Wednesday, 11 April 2012

Of Titanic Disasters

The world seems to have gone Titanic mad at the moment. You could almost call it hysteria. You open a newspaper or magazine and it's about the Titanic. Put on the radio and it's all about the Titanic. Switch on the T.V and there's a news report about descendants of its passengers travelling out to the spot where the Titanic sank exactly one hundred years ago.

It's almost like regions of the UK and elsewhere are now competing to be most closely associated with the disaster. Belfast has a loud shout because it is here that the vessel was created (though as the joke goes there's a sign on the wall of the Harland and Wolf docks that reads "Titanic -well it was alright when it left here"). Queensland in Cork feels a strong connection with the ship for it was the first port of call for the vessel after leaving Belfast. Southampton has a strong connect to the disaster too because over 500 of the fatalities were from that part of England; many of them crew. Cherbourg in France no doubt is making the most of its role in the ship's first and only voyage being the last port of call before she headed out into the Atlantic and to tragedy.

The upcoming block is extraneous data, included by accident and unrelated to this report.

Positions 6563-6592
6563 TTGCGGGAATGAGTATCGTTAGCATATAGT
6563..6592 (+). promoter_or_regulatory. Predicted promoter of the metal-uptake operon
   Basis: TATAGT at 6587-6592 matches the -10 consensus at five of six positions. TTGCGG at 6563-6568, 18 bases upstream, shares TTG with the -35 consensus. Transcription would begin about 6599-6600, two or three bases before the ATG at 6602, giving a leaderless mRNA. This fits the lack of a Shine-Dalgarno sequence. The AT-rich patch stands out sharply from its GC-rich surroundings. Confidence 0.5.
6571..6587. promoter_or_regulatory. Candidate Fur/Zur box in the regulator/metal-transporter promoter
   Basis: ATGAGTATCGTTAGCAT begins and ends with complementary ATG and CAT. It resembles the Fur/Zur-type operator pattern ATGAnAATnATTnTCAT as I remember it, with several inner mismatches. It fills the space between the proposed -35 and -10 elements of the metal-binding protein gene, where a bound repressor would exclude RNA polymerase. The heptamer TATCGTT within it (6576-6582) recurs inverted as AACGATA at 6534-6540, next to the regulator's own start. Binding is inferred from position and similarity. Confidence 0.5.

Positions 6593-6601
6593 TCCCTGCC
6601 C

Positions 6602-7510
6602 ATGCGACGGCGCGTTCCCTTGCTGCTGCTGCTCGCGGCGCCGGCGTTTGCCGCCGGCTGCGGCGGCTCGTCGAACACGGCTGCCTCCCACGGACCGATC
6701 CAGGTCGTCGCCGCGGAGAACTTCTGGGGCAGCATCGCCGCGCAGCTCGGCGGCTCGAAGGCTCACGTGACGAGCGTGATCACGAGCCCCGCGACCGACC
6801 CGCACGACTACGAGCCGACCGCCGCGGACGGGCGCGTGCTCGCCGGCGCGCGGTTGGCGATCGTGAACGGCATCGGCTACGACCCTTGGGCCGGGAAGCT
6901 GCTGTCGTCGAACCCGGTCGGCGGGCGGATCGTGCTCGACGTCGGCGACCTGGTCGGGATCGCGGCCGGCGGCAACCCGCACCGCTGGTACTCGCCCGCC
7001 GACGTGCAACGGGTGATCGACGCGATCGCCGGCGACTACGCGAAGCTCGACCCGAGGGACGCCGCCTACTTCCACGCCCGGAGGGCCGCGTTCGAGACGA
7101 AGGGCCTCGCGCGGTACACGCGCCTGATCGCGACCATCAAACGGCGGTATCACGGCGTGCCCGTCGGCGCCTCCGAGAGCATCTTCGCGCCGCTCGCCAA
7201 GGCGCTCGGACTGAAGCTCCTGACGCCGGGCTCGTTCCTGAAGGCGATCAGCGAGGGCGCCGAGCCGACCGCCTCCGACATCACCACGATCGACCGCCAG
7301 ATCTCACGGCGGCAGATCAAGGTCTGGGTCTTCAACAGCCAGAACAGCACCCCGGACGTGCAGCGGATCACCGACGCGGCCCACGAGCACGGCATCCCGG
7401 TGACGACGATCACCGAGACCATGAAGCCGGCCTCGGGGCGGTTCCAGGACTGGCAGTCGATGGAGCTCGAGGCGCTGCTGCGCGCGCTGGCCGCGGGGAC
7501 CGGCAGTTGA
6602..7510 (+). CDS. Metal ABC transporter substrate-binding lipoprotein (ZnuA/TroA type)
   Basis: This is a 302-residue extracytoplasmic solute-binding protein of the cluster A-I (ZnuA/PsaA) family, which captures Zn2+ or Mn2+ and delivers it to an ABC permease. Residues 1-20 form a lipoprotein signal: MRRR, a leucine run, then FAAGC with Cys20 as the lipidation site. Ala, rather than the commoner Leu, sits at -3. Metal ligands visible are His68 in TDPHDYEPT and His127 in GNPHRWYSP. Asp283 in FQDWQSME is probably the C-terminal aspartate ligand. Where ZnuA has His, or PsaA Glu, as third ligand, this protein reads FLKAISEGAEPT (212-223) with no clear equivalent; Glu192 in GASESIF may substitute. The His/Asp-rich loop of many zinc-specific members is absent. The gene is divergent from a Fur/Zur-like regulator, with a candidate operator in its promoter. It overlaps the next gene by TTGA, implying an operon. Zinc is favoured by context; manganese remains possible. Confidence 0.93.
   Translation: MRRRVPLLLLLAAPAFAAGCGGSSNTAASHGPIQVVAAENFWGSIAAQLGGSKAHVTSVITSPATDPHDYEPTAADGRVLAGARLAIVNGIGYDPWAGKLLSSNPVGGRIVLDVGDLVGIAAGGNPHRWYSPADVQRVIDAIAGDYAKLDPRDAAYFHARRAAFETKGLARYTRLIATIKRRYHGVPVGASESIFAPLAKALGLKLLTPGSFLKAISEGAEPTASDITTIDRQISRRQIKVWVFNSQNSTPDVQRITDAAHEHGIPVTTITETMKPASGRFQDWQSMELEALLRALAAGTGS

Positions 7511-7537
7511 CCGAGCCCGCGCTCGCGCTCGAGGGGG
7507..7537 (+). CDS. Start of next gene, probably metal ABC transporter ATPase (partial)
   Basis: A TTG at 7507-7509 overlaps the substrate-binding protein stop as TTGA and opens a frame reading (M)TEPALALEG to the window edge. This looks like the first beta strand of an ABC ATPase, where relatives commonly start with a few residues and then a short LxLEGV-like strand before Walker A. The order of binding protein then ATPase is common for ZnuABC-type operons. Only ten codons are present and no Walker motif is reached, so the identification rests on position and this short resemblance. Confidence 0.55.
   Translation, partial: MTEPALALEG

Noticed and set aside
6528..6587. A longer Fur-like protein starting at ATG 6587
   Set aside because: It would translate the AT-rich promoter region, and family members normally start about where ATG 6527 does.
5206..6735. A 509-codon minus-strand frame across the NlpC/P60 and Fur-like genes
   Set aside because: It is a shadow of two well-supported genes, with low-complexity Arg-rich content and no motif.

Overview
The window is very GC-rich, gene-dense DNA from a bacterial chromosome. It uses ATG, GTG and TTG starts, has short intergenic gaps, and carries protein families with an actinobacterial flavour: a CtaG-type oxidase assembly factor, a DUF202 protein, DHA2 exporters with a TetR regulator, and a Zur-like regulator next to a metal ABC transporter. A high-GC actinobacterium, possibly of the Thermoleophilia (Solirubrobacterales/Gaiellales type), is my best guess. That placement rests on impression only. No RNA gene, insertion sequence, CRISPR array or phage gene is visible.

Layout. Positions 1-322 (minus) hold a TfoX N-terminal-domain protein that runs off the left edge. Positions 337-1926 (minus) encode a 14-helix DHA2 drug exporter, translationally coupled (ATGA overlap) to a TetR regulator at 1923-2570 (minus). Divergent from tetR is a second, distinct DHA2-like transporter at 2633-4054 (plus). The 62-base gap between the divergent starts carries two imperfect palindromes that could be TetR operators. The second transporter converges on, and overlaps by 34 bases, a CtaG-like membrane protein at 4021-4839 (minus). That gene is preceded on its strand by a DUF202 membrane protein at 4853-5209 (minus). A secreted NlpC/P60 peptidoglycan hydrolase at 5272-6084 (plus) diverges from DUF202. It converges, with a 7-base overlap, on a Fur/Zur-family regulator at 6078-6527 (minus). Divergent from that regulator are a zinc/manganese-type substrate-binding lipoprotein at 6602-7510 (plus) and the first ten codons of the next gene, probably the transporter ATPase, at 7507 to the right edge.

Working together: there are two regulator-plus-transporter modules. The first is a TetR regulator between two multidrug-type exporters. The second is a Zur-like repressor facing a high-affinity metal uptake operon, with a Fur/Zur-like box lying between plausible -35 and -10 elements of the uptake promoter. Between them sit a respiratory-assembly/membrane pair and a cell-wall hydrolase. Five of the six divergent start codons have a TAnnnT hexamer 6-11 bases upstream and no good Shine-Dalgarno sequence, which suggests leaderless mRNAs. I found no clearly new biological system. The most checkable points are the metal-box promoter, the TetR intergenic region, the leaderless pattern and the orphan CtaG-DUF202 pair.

A friend of mine in Moscow (which, I assume lays no claim to the Titanic story) says she can't understand the clamour to be connected with such a terrible incident and neither can I. So how do you explain it? Is it our morbid fascination with death? Partly. Is it our ability to profit from a clear business opportunity that no longer appears distasteful now that any survivors have since died. Partly. But maybe too we all like, or at least need, to be reminded that however clever we become as human beings we're still vulnerable to nature and quite insignificant alongside it even when in great numbers andprotected by something considered to be impregnable.

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